Two Generations Team Up to Make Fine Wine: Ortman Family Winery

ortmanMr. Chardonnay makes great Chardonnay. That’s not surprising.

But he’s pretty good with Pinot Noir and Cabernet Sauvignon, too.

So who is “Mr. Chardonnay?” He’s a winemaker named Chuck Ortman, once a consulting winemaker for big-name Napa Valley wineries such as Shafer, Cain and Far Niente. He was given his nickname by Wine Spectator magazine because he helped make California Chardonnay great. Among his successes was the 1973 Chardonnay he made for Spring Mountain winery. It was chosen to be one of just 10 wines from California and France that were entered in the famous Paris tasting of 1976.

Remember that? That’s the tasting where California Chardonnay and Bordeaux-style blends seriously kicked French butt.

So fast-forward 35 years to the Central Coast of California. Chuck is now Winemaster at Ortman Family Winery in San Luis Obispo, working side by side with his son, Matt. The second generation of the Ortman winemaking dynasty (dare I call it that?) put in his time learning the winemaking trade in Italy. He apprenticed at Castello di Gabbiano, and I’m grateful for that: it taught him how to make a kick-ass Cal-Ital wine, Ortman’s O2 Sangiovese.

But I digress. Let’s look at the Ortman line, as we tasted it at a wine dinner we hosted recently.

The Ortman Family Edna Valley Chardonnay 2007 is a classic. It truly represents the winery’s stated mission, which is to produce wines that are “balanced, elegant and food-friendly.” This is Mr. Chardonnay’s wine, who believes in manipulating the fruit as little as possible and letting its natural character shine. That means it’s not classic California style: the French oak is subtle and well-integrated, and the natural acid keeps it crisp even while the fruit is rich. I was in Chardonnay heaven: this is “White Burgundy” style Chardonnay made with ripe, rich California fruit.

Ortman Fiddlestix Vineyard Pinor Noir 2007 was another special treat. We’ve all heard that the 2007 vintage was blessed by the wine critics, and named the “best ever” for California Pinot Noir. Here’s how our wonderful ambassador from Ortman Family Winery, Ron Rawlinson, put it: “This vintage was a gift from the Wine Gods. Everything was perfect. All we had to do was not screw it up.”

And they didn’t. The bottle opens with a classic nose of cherry and smoke, and then develops into a palate of soft black cherry and plum, with a refined minerality on the finish.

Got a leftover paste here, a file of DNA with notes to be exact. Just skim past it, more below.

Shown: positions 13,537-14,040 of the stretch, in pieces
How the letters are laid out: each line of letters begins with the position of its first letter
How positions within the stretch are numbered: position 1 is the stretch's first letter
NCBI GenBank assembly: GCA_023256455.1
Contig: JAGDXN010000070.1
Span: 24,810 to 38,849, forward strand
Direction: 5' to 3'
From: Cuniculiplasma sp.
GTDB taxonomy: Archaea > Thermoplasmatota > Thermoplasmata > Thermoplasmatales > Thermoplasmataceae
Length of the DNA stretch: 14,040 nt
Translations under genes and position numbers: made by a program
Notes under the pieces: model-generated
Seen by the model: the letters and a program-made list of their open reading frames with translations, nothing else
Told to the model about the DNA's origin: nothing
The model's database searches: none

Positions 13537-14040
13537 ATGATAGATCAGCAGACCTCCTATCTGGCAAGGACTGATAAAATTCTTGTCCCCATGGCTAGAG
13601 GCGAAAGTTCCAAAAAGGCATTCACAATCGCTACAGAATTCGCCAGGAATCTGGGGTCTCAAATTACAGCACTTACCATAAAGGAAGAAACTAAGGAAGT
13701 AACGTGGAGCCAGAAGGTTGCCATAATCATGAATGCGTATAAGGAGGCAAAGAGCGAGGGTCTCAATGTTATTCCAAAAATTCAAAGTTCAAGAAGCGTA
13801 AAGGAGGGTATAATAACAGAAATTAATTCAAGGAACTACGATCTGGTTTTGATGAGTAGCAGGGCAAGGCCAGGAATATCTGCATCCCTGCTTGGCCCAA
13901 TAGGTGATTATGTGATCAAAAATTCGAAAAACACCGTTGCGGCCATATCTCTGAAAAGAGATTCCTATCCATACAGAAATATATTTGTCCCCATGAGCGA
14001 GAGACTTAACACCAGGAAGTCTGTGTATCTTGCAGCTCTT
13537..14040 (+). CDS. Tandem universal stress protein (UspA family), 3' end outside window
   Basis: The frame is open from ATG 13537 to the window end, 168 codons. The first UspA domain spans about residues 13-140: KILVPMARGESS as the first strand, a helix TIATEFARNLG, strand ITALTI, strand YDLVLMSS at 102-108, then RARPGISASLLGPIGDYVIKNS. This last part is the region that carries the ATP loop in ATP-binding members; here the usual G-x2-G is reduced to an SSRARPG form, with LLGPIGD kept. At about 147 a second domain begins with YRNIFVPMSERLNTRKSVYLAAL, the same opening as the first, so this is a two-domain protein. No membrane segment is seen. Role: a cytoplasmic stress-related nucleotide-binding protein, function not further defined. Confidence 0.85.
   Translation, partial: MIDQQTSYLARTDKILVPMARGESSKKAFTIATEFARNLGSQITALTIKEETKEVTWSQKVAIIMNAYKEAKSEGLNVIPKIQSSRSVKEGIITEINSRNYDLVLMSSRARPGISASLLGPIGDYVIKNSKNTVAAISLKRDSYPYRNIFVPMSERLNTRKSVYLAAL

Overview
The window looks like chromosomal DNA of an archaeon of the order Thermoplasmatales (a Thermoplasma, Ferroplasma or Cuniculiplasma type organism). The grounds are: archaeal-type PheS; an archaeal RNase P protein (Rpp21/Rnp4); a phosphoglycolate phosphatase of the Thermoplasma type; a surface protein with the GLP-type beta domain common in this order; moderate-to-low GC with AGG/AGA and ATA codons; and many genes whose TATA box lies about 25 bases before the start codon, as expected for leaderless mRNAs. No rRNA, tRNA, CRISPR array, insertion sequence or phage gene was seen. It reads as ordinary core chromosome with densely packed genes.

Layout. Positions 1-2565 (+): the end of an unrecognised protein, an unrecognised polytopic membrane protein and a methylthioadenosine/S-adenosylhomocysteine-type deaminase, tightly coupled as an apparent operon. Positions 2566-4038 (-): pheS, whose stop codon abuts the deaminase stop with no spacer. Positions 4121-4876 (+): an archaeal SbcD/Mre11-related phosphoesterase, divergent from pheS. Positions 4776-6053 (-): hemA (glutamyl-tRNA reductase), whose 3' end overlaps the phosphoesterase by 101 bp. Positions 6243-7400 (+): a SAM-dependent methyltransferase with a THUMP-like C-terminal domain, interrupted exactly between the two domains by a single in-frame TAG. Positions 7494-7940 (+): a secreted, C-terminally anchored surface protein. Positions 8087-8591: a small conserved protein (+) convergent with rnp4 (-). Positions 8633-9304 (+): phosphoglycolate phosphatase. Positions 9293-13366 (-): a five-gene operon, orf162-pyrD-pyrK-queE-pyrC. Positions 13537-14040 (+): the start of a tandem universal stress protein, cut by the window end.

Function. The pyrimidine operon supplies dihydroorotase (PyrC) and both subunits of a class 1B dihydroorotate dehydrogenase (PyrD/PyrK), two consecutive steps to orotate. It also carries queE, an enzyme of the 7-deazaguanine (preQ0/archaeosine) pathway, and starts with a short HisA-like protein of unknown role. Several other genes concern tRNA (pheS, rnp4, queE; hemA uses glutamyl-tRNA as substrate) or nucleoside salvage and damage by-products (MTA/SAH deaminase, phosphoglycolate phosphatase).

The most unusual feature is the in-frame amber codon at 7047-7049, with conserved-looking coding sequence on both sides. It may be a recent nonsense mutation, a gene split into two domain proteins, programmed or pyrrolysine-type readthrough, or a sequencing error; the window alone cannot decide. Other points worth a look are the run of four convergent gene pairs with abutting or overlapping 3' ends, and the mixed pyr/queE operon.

Next we tried Ortman’s O2 line, which showcases Italian and Rhone varietals. The Ortman O2 Sangiovese 2008 was the big-time sleeper of the evening: it was a no-name wine when folks walked in the door, and a “fan favorite” when they walked out. Sangiovese is, of course, the signature varietal of Italy’s Chianti region. And Chianti, whether it’s a cheap-and-cheerful $9 bottle in a straw basket, or a $40 Reserve bottling, is by nature a “food wine”.  The grape is blessed with naturally high acid levels, which make it the perfect accompaniment to Italian tomato-based dishes (because tomatoes also feature lots of acid.)   We tasted Matt Ortman’s Sangiovese with a Smoked Mozarella Ravioli in Red Sauce, and it was a match made in heaven…

But let’s not forget Ortman’s O2 Eddy’s Cuvee 2007. Our friend Ron donned a dreadlock wig and tie-dye t-shirt to emphasize the point: Cuvee Eddy is an exotic and fun wine. Made from a blend of Syrah, Grenache, Mourvedre and Petite Sirah.  it’ll appeal to the folks who like rich, plush wines.  It’s hedonistic while staying just this side of “jammy.” Did I mention that I loved it!

We finished with Ortman Family Vineyards Margarita Vineyards Cabernet Sauvignon 2007. Once again, this wine was off the charts. It had loads of rich dark berry fruit, tobacco and cocoa, without being too heavy or high in alcohol. The balance was perfect, and I appreciated it after having consumed four previous wines…

I encourage you to try these wines,m even though you’ll miss the food-and-wine experience we enjoyed. Give any one of them a try, and let me know what you think.

Viva Central Coast, and Cheers!

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